Love the Lea – Community Modelling

Communities to shape water quality solutions

Thames21 has begun a new initiative which aims to involve local communities in setting out future plans for their rivers. Using community modelling, Thames21 aims to encourage local people to play an integral role in the future of rivers in East London.

Community modelling has been successfully used on flood prevention projects such as Slow the flow Calderdale and another project in Otley, Leeds.

Now, the system is to be used by Thames21 to tackle water quality issues, which are a major concern in East London where there are high levels of pollutants which, in the past, have caused major fish kills. The sources of pollution include misconnected plumbing and urban run off.

The Thames21 process of community modelling will use a computer software model called INCA, which was conceived at Reading University and is now being continuously developed at Oxford University.

This project will teach volunteers from the community how to assess the problems caused by pollution and, using the model, create and test solutions to solve the issues and improve the water quality, by suggesting solutions such as wetlands.

This project is funded by the Thames River Trust’s Thames Restoration Fund, Waltham Forest, Greater London Authority (GLA) and the Catchment Based Approach (CaBA).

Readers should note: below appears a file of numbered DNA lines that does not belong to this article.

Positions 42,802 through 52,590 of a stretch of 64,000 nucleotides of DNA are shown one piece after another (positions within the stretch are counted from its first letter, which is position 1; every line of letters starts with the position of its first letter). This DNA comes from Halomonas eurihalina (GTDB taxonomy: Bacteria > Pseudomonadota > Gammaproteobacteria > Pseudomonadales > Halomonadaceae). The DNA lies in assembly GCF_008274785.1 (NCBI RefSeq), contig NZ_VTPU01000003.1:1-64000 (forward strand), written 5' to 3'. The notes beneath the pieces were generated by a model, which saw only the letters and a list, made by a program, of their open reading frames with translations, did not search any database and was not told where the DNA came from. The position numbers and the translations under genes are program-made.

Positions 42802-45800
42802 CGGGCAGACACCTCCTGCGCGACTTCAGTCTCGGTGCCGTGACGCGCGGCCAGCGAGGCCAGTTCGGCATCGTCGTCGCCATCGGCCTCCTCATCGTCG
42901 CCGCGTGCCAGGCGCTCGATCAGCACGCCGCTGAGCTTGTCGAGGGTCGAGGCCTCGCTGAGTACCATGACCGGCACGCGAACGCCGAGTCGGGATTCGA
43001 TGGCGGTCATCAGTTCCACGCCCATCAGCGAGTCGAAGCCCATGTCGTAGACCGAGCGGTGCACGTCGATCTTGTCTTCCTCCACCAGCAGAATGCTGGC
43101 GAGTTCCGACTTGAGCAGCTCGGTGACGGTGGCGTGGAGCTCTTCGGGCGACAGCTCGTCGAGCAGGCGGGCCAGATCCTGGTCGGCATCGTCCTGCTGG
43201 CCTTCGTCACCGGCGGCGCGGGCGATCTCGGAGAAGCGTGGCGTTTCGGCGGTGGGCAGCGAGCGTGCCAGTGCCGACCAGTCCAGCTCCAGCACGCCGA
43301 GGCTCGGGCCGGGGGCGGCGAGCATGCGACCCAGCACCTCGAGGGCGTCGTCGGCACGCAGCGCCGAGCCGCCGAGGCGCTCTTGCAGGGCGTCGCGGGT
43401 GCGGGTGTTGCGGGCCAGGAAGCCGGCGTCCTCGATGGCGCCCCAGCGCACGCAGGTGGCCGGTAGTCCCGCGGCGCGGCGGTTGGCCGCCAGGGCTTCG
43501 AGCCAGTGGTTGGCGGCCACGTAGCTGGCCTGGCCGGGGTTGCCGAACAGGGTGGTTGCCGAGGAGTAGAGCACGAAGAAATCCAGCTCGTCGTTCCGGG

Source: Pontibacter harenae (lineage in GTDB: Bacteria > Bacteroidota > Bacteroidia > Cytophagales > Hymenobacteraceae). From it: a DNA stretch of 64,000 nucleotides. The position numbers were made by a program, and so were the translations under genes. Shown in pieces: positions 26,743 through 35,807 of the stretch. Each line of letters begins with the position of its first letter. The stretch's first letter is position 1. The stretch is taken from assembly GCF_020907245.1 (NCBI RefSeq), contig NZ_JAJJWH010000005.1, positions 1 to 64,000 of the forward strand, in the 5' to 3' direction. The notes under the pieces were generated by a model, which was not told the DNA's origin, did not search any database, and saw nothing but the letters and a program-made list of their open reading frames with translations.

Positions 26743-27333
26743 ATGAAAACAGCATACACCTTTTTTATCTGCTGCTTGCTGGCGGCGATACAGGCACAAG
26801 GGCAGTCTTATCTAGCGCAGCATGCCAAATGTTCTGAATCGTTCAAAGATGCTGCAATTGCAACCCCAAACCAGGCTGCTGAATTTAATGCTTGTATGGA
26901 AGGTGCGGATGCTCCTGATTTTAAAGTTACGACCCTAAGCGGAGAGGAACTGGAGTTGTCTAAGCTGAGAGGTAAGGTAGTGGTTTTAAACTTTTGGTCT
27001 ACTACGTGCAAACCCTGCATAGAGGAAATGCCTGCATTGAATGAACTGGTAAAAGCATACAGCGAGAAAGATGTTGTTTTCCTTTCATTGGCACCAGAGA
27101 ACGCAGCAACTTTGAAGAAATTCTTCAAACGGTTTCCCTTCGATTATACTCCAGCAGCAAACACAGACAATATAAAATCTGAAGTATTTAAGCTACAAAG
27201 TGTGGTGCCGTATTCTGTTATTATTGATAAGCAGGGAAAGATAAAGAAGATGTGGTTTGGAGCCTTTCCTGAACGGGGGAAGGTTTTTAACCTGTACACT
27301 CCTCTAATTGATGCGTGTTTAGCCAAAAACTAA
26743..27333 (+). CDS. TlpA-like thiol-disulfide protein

Thames21 will be working with communities in the River Lea catchment, specifically Pymmes Brook, Salmons Brook and Ching Brook. The project aims to create three groups of between 8-10 people from all walks of life to develop solutions to improve water quality in the catchment.

Between September 2017 and February 2018, the groups will meet and learn how to use INCA before working together to develop a plan for the future management of the three catchments.

Thames21 is looking for people to volunteer to learn how to use INCA and help to inspire a sustainable future for London’s rivers. No prior experience is necessary – just a willingness to learn new skills, develop basic computer knowledge and help improve London’s rivers.
To express your interest, email Rosie Nelson or telephone 07826 913261.